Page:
But for the rest of us, or for those who don’t want to move so far afield – where can we pay less tax abroad? In Europe Bulgaria, Estonia and Lithuania all charge a flat tax rate. Alternatively on a more global scale, France, Latvia, Malaysia, Mexico, New Zealand, Russia and Switzerland all have lower personal income tax rates for workers than the UK. And of course, we must mention the fact that as soon as you become non-resident for tax purposes in the UK, there are often excellent ways you can save, invest and even enjoy an income from your wealth 100% free of tax. It may be that you can defer tax on money invested until a point in time when you are a lower rate tax-payer (such as when you retire maybe), or it may be, depending on the country you move to, that by keeping your wealth outside that country it is legally free from any tax. These are options we encourage anyone thinking about moving abroad to discuss with a qualified and experienced expatriate financial or wealth adviser.
Where is the Cost of Property Cheaper Abroad?
We Britons like to own our own home – it is an ambition we are almost pre-programmed to aspire to from birth! However, over the past decade the real cost of owning a property in the UK has slipped beyond an increasing number of people’s reach as inflation in the property marketplace has far outstripped average wage inflation. Now the UK housing market is also questionably poised on the brink of a fallback in terms of values and the mortgage market is still restricted in terms of lending, it is no surprised that according to recent research from Moneycorp, up to 1 in 4 Britons thinking about buying a home are now looking abroad.
So, where in the world is real estate cheaper than in Britain?
Fortunately if your driving concern when seeking out a more affordable nation is that real estate be affordable you have a lot of choice. Britain is really ‘over priced’ if you compare it like for like with some very beautiful and desirable countries around the world. You can buy affordable property in Spain now that the market has gone bust there – you just need to ensure the property you buy is completed, within a fully developed community, that you will get the deeds once you have bought and that you negotiate hard on the asking price.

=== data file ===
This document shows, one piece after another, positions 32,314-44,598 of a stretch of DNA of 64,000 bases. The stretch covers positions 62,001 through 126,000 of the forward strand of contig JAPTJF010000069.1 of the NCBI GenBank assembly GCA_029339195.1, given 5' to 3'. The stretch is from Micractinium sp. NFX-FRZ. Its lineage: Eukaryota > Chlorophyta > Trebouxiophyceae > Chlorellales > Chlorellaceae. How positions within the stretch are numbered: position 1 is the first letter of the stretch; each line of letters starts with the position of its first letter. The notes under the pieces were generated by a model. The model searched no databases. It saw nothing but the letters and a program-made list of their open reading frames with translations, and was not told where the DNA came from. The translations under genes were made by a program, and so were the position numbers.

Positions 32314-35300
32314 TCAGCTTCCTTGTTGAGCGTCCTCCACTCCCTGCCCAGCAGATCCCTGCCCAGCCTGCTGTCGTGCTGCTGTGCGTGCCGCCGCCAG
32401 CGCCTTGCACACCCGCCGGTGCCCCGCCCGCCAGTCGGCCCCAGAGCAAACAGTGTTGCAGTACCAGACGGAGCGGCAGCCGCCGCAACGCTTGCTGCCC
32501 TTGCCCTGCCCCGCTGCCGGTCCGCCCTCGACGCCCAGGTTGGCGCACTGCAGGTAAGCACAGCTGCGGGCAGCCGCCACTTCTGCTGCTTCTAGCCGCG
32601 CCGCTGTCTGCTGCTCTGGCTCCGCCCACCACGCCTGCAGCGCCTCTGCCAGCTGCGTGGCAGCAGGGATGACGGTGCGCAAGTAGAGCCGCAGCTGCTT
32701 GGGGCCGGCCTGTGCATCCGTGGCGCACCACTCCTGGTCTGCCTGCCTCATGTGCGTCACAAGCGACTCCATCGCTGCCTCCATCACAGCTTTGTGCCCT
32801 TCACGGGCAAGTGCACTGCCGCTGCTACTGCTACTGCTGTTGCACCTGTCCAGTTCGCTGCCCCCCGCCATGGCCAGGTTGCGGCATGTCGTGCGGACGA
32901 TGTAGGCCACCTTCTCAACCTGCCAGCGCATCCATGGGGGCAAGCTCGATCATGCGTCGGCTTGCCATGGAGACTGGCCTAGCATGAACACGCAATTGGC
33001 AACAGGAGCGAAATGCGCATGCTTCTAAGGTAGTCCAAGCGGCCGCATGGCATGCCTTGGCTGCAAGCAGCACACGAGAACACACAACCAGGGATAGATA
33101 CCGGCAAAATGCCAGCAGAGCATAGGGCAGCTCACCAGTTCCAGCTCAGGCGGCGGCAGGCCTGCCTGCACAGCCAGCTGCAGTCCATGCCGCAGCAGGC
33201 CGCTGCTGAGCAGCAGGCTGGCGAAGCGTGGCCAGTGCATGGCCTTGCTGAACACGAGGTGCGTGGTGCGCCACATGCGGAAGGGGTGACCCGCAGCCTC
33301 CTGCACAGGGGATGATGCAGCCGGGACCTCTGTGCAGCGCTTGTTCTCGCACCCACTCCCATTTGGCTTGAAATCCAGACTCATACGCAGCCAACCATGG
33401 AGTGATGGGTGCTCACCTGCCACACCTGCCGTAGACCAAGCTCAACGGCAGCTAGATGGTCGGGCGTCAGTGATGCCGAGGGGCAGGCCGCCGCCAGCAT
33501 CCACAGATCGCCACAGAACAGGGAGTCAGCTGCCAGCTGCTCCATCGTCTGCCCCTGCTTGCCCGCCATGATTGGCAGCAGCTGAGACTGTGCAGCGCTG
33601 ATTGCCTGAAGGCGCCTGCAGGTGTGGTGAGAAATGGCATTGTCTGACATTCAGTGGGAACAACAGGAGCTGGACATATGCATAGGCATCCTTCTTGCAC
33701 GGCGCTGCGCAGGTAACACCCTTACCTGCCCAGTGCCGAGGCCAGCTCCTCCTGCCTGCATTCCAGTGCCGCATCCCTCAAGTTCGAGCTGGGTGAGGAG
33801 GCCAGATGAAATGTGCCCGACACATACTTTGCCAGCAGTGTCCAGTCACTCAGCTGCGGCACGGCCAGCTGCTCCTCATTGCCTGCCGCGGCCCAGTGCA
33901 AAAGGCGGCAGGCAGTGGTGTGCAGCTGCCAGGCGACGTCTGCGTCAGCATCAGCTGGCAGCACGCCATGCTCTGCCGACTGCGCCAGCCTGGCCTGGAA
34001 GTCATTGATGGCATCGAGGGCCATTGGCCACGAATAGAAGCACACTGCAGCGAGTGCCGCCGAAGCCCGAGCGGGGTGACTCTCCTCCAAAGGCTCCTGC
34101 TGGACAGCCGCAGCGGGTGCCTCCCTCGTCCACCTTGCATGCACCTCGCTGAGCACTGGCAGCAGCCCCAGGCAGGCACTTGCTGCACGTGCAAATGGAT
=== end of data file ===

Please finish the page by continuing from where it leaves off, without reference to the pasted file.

You can still buy ‘cheap’ property in France if you step off the beaten track – although compared to our fairly cheap DIY chains in the UK, renovating or even re-decorating your home in France can be quite costly. You can buy huge and fabulous property in Argentina as long as you move out from Buenos Aires – and if you look at the countries whose economies have been hardest hit in recent years, there are real estate bargains to be bagged.
America is a prime example – it’s economy suffered greatly from the global economic storm and its real estate market was hardest hit. As a result investors are buying up foreclosed property assets cheaply. You could get in on this wave and purchase yourself an affordable home…however, you do need to factor in the additional and ‘hidden’ costs of buying in any nation you are attracted to.